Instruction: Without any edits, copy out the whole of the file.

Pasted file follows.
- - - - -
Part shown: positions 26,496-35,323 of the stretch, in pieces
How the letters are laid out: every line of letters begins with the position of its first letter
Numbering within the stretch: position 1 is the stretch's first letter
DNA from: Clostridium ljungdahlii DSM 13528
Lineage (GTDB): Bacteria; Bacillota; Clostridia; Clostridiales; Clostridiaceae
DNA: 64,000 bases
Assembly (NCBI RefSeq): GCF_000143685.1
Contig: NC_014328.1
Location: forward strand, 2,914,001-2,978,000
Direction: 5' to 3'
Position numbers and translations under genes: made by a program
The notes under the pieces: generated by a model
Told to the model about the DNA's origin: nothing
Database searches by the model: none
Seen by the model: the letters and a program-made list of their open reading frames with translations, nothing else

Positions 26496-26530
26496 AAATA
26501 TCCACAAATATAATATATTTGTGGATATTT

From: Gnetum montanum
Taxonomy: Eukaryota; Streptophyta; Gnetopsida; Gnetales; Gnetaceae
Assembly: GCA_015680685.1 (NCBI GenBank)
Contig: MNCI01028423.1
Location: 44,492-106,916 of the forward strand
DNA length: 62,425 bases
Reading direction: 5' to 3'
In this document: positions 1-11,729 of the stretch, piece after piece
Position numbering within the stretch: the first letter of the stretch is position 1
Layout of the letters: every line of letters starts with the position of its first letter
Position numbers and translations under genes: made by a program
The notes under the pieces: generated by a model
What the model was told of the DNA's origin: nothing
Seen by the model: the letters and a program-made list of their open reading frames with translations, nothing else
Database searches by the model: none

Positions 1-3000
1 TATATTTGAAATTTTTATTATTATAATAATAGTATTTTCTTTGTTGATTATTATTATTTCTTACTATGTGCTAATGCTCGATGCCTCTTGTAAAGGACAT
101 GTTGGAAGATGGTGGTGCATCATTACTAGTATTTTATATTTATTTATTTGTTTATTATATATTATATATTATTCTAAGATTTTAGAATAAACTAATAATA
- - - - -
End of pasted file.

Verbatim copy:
Part shown: positions 26,496-35,323 of the stretch, in pieces
How the letters are laid out: every line of letters begins with the position of its first letter
Numbering within the stretch: position 1 is the stretch's first letter
DNA from: Clostridium ljungdahlii DSM 13528
Lineage (GTDB): Bacteria; Bacillota; Clostridia; Clostridiales; Clostridiaceae
DNA: 64,000 bases
Assembly (NCBI RefSeq): GCF_000143685.1
Contig: NC_014328.1
Location: forward strand, 2,914,001-2,978,000
Direction: 5' to 3'
Position numbers and translations under genes: made by a program
The notes under the pieces: generated by a model
Told to the model about the DNA's origin: nothing
Database searches by the model: none
Seen by the model: the letters and a program-made list of their open reading frames with translations, nothing else

Positions 26496-26530
26496 AAATA
26501 TCCACAAATATAATATATTTGTGGATATTT

From: Gnetum montanum
Taxonomy: Eukaryota; Streptophyta; Gnetopsida; Gnetales; Gnetaceae
Assembly: GCA_015680685.1 (NCBI GenBank)
Contig: MNCI01028423.1
Location: 44,492-106,916 of the forward strand
DNA length: 62,425 bases
Reading direction: 5' to 3'
In this document: positions 1-11,729 of the stretch, piece after piece
Position numbering within the stretch: the first letter of the stretch is position 1
Layout of the letters: every line of letters starts with the position of its first letter
Position numbers and translations under genes: made by a program
The notes under the pieces: generated by a model
What the model was told of the DNA's origin: nothing
Seen by the model: the letters and a program-made list of their open reading frames with translations, nothing else
Database searches by the model: none

Positions 1-3000
1 TATATTTGAAATTTTTATTATTATAATAATAGTATTTTCTTTGTTGATTATTATTATTTCTTACTATGTGCTAATGCTCGATGCCTCTTGTAAAGGACAT
101 GTTGGAAGATGGTGGTGCATCATTACTAGTATTTTATATTTATTTATTTGTTTATTATATATTATATATTATTCTAAGATTTTAGAATAAACTAATAATA